Friday, October 29, 2010

Update from NC

I'm just about through with my first week here. Things seems to be moving along well. We should have all the footers and flues done by this weekend. Which means we will get to start on the arches next week, which I always find more rewarding than leveling bricks in the sand. Gotta start somewhere though.
Here's what we've got so far:

The main firebox is all ready for it's arch. The arch will be started with regular high duty firebrick and then finished with handmade tatami brick, which are a hollow conical shaped brick. Julie and I mixed the clay to make them first thing after I got here, and we are now waiting for the clay to dry to start making the brick. We are planning on finishing the main firebox last. After everything else is finished we will fire the tatami bricks in the second chamber before stacking them up to make the main firebox.
Here's the first chamber. All ready for it's arch.
This is what we'll refer to as the "secondary firebox" which will most likely only be used when firing the second chamber on it's own. It's almost done with just a couple of bricks to notch around the grates before the flues are finished. I've never used a secondary firebox before, and it's ended up being a complex little guy. You can see below the main air inlet, right above which is the preheat stoking area. In the bottom left is an air inlet which leads most of the way toward the center of the kiln. The plan is to seal off the flues from the first chamber if the second chamber is ever to be fired on it's own. It seemed more pleasant to be able to control the air inlet with out having to run in and out of the first chamber. There is also I understand a slight chance of carbon monoxide poisoning if one spends too much time in a chamber while an adjacent chamber is being fired.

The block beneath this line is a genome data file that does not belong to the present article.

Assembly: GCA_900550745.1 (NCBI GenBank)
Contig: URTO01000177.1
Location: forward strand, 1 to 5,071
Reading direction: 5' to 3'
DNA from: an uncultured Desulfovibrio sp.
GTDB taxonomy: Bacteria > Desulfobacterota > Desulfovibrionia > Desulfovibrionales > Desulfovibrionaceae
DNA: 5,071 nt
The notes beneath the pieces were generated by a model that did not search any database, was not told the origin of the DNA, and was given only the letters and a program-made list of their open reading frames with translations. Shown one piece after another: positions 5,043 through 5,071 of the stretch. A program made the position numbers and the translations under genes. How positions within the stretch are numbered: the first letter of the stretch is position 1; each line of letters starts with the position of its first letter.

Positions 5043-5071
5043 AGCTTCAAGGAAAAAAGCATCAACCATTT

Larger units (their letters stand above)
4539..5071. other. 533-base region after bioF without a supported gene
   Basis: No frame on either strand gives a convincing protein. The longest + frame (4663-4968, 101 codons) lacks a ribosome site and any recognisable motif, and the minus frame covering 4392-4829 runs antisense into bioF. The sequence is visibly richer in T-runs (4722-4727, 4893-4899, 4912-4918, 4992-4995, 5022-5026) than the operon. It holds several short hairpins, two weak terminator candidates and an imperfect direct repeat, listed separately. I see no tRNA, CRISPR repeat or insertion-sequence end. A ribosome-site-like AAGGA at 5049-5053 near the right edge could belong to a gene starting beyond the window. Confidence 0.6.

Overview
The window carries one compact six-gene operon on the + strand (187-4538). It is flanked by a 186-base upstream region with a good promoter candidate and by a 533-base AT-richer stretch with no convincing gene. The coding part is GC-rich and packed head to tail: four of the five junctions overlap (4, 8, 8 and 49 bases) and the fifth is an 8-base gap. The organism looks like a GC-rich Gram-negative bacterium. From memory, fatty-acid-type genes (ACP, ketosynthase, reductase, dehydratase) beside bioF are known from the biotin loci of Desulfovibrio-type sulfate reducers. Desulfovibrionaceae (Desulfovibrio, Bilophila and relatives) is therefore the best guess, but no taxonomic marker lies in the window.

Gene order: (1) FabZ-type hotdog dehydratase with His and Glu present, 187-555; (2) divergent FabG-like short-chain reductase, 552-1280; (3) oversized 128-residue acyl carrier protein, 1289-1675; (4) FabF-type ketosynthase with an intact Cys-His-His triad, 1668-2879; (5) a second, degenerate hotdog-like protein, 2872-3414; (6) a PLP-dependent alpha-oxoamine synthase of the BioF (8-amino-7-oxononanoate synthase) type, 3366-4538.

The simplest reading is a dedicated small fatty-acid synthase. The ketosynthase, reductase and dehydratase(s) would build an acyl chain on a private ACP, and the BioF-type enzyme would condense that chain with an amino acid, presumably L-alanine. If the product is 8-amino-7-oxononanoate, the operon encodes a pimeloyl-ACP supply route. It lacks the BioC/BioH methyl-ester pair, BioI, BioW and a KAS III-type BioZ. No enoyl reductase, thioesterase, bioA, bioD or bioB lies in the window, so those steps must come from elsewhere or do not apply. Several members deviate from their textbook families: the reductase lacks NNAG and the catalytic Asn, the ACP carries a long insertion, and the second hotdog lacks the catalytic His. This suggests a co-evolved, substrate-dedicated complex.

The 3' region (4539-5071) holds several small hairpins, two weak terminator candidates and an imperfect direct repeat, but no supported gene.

The most complex part of the secondary firebox was making sure the grates were replaceable in case one broke sometime down the road. A lot of cutting/notching was required to make it possible to remove the grates at a later date.
Here's what it looks like with the brick removed... for full effect.
Not to wish ill upon my good friend Julie, but after all the work we put into making sure the grates were removable I'm going to be a little disappointed if the grates never break.

Here's where Julie spend the good portion of her day:
Notching, and cutting..... notching, and cutting..... notching, and cutting


Well there you have it. We'll update you again as things progress.
Joe

7 comments:

Pat said...

This is fascinating, Joe. Thanks for sharing! And nice to see you, Julie, even if only a side view in a picture.

Joe and Christy said...

looks beautiful! i love the front island.

**c

Spence & Wendy said...

Looks great Julie! Was braggin' up your pottery to a customer in Durham Thursady AM.

Ron said...

Wow. Looking great!!

ang said...

wow cranking along nicely...

Lara O'Keefe said...

Can't wait to come and see it (and you two) in person!

FetishGhost said...

Great post! I'm such a sucker for kiln Porno and this was fantastic!
Thanks!